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Lula's party chooses poll candidate
President's chief of staff nominated as candidate for Brazil's presidential elections.
Last Modified: 21 Feb 2010 14:55 GMT
The backing of President Lula da Silva, right, has led
to dramatic rise in Rousseff's fortunes [AFP] 

Brazil's ruling political party has backed Dilma Rousseff, President Luiz Inacio Lula da Silva's chief of staff, as its candidate for the October 3 presidential elections.

Lula's Workers' Party (PT) officially endorsed 62-year-old Rousseff as their candidate at its national convention in Brasilia on Saturday evening.

The popular outgoing president said that he expected her to win and go on to seek re-election in 2014.

"She has to create her style ... and I, like a fan in the stands, will have to cheer for her achievements and root for her to be successful and do what is best," Lula said in an interview published in the O Estado de Sao Paulo newspaper.

Rousseff is currently running second in the race for the presidency, according to opinion polls, although she appears to gaing ground on Jose Serra, currently the governor of Sao Paulo.

Speaking to the Workers' Party national convention Rousseff said she would maintain fiscal discipline, a free-floating exchange rate, and inflation targets - the pillars of Lula's economic strategy.

"We will ensure macro-economic stability," Rousseff, a trained economist, said. She added that she felt "totally prepared" to govern the country.

'Uncharismatic'

Lula, a former union leader, urged Brazilian women to support Rousseff in an effort to battle gender inequality in a country where few women have risen to high political office.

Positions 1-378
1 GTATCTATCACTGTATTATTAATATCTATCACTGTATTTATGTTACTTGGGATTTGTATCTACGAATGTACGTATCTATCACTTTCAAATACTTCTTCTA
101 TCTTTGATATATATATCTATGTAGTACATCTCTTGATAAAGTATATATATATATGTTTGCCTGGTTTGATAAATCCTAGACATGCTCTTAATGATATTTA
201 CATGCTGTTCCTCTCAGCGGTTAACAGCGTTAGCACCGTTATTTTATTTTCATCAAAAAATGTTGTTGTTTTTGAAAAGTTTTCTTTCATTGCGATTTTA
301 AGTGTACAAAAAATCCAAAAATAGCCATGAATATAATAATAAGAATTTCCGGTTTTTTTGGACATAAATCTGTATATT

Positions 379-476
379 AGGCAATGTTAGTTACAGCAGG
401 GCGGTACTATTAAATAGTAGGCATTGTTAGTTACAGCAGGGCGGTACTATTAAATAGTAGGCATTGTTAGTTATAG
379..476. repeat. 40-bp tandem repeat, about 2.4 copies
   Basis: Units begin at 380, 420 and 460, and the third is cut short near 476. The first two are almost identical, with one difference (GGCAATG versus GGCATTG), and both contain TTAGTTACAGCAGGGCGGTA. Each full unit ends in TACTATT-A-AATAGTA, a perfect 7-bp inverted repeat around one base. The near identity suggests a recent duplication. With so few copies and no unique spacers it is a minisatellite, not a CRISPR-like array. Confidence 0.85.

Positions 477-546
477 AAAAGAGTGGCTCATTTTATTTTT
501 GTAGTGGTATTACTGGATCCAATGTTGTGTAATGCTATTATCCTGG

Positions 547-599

"Women are still treated like second-class citizens," he said.

But some analysts have said that she lacks Lula's political savvy to manage often volatile party interests.

Unlike the popular Lula, Rousseff is generally seen as uncharismatic and prone to technocratic speech - which pollsters say could lose her votes in a country where a candidate's personality may outweigh campaign issues.

Rousseff must step down from her current post by April 3 in compliance with electoral law and will then have to negotiate with as many as 10 potential allied parties to forge a common campaign platform.

"I think the biggest obstacle Dilma will face is that she lacks the ability to communicate with the people," Romulo Carneiro, a town mayor in the northeastern Ceara state, said.

A poll released on Thursday by the private Brazilian Institute of Public Opinion and Statistics (IBOPE) estimated that Serra would get 36 per cent of the votes to Rousseff's 25 per cent if the election were to be held tomorrow.

Source:
Agencies
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